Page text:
These devices range in cost fromabout $40 for a semiautomatic unitto around $99 for a fully featuredautomatic monitor. It is importantthat the home BP monitor pharmacistsrecommend is appropriatelyvalidated as evidenced by publishedclinical studies in peer reviewedjournals. A list of validated monitorsis available at www.bhsoc.org/blood_pressure_list.stm.14
The FDA-approved Monitor
The first BP devices cleared bythe FDA to detect morning hypertensionare manufactured by OmronHealthcare. One such device is theOmron HEM-780 with IntelliSensetechnology. This device is an automated,upper-arm, oscillometric devicethat measures BP and detectsirregular heartbeats. Its memory willautomatically store BP and pulserateinformation for 2 individuals forup to 84 sets of measurement valuesin addition to weekly morningand evening BP averages per individualfor 8 weeks.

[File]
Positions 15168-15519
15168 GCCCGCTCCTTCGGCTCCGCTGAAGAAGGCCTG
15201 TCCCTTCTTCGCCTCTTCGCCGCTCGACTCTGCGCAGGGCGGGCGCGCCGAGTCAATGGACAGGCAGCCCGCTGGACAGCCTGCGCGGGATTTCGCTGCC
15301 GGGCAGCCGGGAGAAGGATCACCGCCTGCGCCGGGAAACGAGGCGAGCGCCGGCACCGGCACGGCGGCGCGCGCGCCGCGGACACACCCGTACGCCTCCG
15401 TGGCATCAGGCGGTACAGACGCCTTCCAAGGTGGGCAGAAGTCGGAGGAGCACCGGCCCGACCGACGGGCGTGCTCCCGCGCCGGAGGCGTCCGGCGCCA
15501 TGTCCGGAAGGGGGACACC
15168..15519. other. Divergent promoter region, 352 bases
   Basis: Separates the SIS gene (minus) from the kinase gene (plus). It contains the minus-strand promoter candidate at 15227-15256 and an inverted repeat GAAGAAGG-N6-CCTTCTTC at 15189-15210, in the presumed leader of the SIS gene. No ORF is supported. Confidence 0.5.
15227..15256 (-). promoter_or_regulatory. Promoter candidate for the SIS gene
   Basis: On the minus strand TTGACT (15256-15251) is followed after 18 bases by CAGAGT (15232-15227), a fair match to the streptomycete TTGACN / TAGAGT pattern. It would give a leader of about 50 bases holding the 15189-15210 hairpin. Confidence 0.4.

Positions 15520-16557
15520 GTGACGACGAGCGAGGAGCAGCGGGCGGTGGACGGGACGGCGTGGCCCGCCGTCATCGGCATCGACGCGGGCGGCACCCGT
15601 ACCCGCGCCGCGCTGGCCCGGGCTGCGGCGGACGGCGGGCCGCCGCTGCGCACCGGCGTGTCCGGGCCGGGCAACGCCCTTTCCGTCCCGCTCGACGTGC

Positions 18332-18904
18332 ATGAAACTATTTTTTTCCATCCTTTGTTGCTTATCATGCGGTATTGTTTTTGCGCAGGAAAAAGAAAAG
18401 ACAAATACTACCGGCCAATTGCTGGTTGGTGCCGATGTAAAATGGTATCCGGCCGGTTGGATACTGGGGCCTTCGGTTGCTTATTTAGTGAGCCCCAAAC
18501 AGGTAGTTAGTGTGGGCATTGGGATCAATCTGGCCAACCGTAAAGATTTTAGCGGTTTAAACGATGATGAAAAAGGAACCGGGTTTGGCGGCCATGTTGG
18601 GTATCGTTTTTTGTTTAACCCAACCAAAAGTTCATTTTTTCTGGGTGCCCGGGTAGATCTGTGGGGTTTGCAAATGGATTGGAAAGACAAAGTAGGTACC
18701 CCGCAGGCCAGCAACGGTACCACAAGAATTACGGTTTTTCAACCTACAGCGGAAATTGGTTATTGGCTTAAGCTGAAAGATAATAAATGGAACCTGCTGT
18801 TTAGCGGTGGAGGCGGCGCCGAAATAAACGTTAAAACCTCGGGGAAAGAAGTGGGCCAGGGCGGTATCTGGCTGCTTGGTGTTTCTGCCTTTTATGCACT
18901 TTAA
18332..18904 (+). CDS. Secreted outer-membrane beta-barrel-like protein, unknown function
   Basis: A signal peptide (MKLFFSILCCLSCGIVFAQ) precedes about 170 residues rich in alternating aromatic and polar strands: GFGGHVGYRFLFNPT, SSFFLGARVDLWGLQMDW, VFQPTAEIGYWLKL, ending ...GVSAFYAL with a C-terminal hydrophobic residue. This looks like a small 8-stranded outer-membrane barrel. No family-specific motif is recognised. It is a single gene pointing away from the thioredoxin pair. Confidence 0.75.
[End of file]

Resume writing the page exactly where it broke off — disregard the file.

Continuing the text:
The Subcommittee on Professionaland Public Education of theAmerican Heart Association Councilon High Blood Pressure Researchhas published guidelines specificallyaddressing the measurement of BP.14These guidelines can be found atwww.americanheart.org/presenter.jhtml?identifier=3004579. For moreinformation on morning hypertension,visit www.morningbp.com/pt29
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- Pickering TG, Hall JE, Appel LJ, et al. Recommendations for blood pressure measurement in humans and experimental animals: part 1: blood pressure measurement in humans: a statement for professionals from the Subcommittee of Professional and Public Education of the American Heart Association Council on High Blood Pressure Research. Hypertension. 2005;45:142-161.